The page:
Wednesday, January 12, 2011

Steve Burns - Songs for Dustmites

Steve Burns - Songs for Dustmites

That this record exists at all is kind of funny.  Explaining its pedigree to a person usually elicits the response you might get if you were to start a joke with 'A priest, a rabbi and a monk walked into a bar...'. 

So Steve Burns, the original host of Blue's Clues on Nick Jr., decides to abandon a well-loved and high-profile gig on cable television in favor of recording a song cycle about a reluctant Superman with the help of one Steven Drozd - who we all know as the drummer for the Flaming Lips.  Drozd convinces the Lips' producer - God of Clusterfuck Thunder Dave Fridmann - to produce the album, and then Steve stole the Big Comfy Chair from the set over at Nickelodeon, and the rest is history.

I bought this record from the sorely missed Music Millennium in Northwest Portland on the day it was released - which also happened to be the very first day I ever spent in Portland.  I have a soft spot for novelty music that strives to be something bigger than itself, but I was particularly excited about this one: I'd been reading about it for more than a year, and I already regarded Steve as the most earnest and engaging children's show host since Fred Rogers.  Also, at the time I was so apeshit in love with the Flaming Lips that the chocolate-and-peanut butter nature of 'Songs for Dustmites' was sure to appeal to me.

Of course, with Dave Fridmann at the boards, the album kicks into overdrive almost immediately with 'Mighty Little Man'.  Steve Burns assumes the role of a man who accidentally imbues himself with superpowers in a laboratory accident.  The song is big and loud, and with lines like "Nobody else is stronger than I am/Yesterday I moved a mountain/I bet I could be your hero/I am a mighty little man', it could almost sound like some Creed bullshit if you didn't get the feeling that the singer is being entirely literal.

What follows, surprisingly, isn't 40 minutes of amateur songwriting buried under the electronic patchouli that smothered every Lips album from 'The Soft Bulletin' until 'At War With the Mystics'.  In fact, the quieter moments are the best: '>1' finds our Mighty Little Man wishing for simpler times, remembering building forts, playing with G.I. Joes and anticipating a future in which we'll live on the moon; for the percussion on this track, Steve mic'd the armrests of the big red patent leather chair from the Blue's Clues set and played them like a bongo.  'A Reason' sounds like a plea for sex with the ex, 'Stick Around' expands to include a surprisingly subtle, intricate string arrangement.  The centerpiece of the record is 'A Song for Dustmites', a simple piano ballad about love on a microcosmic scale, which launches into the troposphere at the final chorus with a spine-shaking drum solo from Drozd.  And just to make sure everyone who ever hears it has a chance to scratch their head and say What the Fuck, there's also a song about string theory.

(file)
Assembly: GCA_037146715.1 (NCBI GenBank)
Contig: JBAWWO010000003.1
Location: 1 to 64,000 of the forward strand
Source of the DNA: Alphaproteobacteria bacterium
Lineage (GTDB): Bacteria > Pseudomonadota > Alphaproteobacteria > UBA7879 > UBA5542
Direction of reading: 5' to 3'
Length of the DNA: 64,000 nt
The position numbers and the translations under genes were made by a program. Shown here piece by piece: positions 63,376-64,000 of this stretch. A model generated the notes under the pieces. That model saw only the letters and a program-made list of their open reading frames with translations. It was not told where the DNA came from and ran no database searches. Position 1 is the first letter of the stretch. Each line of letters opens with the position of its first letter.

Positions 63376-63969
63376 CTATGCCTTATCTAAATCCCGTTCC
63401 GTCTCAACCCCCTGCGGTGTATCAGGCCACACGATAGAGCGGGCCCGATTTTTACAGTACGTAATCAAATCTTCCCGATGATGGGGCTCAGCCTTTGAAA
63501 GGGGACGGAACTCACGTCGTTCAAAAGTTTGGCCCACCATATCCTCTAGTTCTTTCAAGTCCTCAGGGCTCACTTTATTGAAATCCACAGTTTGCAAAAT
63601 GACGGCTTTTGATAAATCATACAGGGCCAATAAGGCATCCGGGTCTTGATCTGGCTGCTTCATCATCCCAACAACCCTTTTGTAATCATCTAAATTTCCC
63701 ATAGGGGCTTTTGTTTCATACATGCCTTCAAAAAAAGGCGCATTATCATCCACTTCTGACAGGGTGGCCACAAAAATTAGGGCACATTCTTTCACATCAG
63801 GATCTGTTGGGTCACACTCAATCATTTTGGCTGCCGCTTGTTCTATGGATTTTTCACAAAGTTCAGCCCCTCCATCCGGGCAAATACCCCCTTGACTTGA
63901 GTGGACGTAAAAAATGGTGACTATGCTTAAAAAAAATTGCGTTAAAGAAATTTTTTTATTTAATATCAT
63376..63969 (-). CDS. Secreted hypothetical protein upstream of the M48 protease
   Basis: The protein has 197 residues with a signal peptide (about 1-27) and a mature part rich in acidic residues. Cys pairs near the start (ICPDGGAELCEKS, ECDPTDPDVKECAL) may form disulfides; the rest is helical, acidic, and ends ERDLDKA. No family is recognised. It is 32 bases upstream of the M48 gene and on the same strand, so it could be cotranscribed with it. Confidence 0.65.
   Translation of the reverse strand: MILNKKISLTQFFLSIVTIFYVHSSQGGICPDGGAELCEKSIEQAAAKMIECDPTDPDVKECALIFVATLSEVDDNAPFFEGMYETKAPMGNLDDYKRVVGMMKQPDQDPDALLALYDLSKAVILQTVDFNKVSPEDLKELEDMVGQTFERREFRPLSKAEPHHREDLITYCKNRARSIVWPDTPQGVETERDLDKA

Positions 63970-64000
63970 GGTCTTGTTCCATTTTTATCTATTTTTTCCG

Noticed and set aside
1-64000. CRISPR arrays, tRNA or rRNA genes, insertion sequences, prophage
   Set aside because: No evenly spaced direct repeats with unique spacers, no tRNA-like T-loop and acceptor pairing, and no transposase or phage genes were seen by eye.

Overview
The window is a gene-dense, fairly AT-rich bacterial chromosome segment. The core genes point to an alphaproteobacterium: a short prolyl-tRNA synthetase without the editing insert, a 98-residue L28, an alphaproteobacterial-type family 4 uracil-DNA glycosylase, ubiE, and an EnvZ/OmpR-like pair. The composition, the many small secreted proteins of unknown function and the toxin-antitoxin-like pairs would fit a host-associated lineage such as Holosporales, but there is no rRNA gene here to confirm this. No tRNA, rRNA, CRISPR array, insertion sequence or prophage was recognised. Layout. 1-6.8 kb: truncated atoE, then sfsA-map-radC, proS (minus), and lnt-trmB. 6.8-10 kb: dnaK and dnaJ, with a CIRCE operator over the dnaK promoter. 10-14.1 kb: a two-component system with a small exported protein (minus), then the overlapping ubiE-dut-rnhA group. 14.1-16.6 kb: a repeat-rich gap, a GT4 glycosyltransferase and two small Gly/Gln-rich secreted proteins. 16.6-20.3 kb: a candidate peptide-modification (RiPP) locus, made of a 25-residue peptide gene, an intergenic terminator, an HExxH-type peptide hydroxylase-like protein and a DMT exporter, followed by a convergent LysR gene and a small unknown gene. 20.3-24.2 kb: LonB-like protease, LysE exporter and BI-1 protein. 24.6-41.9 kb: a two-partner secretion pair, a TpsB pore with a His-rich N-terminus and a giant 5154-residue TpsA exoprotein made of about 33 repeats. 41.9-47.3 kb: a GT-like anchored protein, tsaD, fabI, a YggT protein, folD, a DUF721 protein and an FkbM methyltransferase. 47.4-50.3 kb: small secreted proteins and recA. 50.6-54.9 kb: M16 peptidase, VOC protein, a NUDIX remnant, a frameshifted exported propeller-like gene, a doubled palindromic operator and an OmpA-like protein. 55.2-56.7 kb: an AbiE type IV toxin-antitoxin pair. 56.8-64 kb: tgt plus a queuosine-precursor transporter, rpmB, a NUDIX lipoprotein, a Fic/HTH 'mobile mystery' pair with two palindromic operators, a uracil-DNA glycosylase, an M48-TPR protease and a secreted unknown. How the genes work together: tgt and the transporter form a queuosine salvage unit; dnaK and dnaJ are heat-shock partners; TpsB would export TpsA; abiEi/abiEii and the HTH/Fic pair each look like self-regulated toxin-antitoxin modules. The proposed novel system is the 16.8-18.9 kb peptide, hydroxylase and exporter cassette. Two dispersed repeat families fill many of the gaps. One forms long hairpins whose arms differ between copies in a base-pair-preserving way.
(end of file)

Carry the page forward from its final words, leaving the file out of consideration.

Seven years ago, I spent six nights in the hostel in NW Portland, eating ecstasy and hardwiring this record to my brain.  To me it's a record about smashing through the walls and entering a major new phase, and then realizing how incapable and scared you really are.  The Mighty Little Man has his heart mishandled and decides that although he has the ability to save the world, the world doesn't deserve it.  The stupid bitch.

[originally posted 10/29/10]

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